Release Date: Mar 29, 2019
Record label: City Slang
Though they are from Austin, and started out as a punk power trio, much of White Denim's ninth studio album, 2019's Side Effects, sounds like it could have been recorded by a psychedelic rock band in Los Angeles in 1969. That fuzz-tone, reverb, and echo-pedal sound is pretty much the aesthetic bandleaders James Petralli (vocals, guitars) and Steve Terebecki (bass) have been aiming for since at least 2011's D. While the lineup has gone through changes over the years (there are even at least three different drummers credited here), White Denim have remained remarkably consistent.
Broadly, listening to the album feels like stumbling across a band in the second biggest tent at a music festival, at about 5pm on the Saturday, and inevitably enjoying it. But White Denim have ten years of work behind them - there is much more to this record than that. Their versatility is most evident in the range of influences: not just punk and progressive rock, but '70s psych and bluegrass.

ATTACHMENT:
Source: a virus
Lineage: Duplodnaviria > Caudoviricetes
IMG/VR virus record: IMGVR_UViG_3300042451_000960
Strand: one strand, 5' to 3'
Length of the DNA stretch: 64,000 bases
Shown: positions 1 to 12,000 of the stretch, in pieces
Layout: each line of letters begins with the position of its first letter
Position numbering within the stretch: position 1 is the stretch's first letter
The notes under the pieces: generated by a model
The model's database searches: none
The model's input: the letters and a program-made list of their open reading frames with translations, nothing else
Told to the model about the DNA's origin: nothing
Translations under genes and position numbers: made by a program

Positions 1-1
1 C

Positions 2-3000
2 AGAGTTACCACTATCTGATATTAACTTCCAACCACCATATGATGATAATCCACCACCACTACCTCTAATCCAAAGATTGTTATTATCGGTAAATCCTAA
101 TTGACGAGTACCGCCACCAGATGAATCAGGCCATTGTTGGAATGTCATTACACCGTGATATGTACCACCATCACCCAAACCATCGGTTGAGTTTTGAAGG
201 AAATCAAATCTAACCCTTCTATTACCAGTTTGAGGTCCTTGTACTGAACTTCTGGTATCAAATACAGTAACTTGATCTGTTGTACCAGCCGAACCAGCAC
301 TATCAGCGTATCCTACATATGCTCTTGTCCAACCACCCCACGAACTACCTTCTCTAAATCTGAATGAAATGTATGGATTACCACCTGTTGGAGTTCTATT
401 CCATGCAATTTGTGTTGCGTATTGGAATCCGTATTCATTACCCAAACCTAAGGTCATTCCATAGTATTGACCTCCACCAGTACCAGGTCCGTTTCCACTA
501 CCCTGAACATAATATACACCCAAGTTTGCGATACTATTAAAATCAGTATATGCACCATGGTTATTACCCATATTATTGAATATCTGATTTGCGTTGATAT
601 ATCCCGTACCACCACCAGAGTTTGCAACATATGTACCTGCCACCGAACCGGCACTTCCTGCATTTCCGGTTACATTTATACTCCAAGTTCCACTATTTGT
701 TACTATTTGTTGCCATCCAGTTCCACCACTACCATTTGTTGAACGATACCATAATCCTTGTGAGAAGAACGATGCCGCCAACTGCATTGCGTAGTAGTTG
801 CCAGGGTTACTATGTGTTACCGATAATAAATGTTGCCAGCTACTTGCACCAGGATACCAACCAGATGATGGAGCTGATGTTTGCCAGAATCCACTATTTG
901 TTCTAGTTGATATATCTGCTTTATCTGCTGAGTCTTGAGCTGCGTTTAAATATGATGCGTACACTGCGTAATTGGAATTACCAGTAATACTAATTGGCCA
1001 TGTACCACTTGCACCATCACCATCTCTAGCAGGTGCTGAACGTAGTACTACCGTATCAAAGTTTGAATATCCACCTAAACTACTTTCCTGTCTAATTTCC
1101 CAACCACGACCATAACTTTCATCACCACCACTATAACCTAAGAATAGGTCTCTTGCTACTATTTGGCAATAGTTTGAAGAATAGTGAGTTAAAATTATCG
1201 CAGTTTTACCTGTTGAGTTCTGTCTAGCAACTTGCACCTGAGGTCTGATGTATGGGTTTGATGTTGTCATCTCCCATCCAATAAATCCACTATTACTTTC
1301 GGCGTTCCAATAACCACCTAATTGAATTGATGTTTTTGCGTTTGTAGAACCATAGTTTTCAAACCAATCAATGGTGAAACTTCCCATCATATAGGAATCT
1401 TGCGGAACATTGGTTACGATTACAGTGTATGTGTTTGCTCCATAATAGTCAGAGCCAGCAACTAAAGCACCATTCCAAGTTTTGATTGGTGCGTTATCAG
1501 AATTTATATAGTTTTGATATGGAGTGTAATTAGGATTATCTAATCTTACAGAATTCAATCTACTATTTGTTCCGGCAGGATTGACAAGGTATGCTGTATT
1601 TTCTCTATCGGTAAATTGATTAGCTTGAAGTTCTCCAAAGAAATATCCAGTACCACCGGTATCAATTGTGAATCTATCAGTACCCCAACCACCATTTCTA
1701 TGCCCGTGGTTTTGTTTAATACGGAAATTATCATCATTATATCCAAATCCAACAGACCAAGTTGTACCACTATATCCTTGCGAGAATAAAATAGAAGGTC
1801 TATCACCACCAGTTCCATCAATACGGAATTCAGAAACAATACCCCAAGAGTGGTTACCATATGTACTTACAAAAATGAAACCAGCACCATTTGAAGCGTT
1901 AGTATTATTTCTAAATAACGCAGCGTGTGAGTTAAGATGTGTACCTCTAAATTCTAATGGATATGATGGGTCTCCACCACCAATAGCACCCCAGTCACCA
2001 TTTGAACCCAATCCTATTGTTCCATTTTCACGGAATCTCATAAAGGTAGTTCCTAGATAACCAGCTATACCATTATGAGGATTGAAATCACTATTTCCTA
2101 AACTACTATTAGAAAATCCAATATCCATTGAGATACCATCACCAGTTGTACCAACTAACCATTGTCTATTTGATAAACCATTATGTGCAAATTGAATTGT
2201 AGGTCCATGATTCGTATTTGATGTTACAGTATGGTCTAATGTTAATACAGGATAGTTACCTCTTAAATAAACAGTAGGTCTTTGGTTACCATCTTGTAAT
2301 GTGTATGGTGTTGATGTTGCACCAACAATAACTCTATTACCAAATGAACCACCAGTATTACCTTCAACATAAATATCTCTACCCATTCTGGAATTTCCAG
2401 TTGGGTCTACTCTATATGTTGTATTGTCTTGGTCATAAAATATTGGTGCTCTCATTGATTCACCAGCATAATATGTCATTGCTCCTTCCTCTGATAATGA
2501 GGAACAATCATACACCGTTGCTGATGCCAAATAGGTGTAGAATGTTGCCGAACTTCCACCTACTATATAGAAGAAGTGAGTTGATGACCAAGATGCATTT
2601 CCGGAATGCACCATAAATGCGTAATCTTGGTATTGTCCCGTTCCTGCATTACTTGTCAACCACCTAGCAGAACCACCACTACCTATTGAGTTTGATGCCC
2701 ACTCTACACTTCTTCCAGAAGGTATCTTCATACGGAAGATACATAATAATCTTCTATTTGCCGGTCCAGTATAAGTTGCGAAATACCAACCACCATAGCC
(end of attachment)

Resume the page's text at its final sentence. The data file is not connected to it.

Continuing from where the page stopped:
It’s been less than a year since the last White Denim record, and only a month or so since their last EP – they’re the type of band that always seem to be creating something, promoting it, touring or doing stuff. Restlessness can be lethal to the modern band, especially if they lack the ideas to keep the ship afloat. The problem with Side Effects, especially coming only a short time after the rather great Performance, is that while some songs feel like they have too many ideas going on, others feel like they have none.
A decade on from their debut album, Texans White Denim have evolved into something of a left-field institution, pumping out wired guitar music that oscillates between exhilarating math-rock (at their most jazz) and machine funk boogie (at their most danceable). Having built their own studio, the duo of James Petralli and Steve Terebecki (plus a revolving cast of helpmeets) took stock of all their half-finished tracks for a swift follow-up to 2018's Performance album. Small Talk, Side Effects' opener, is the oldest chronologically.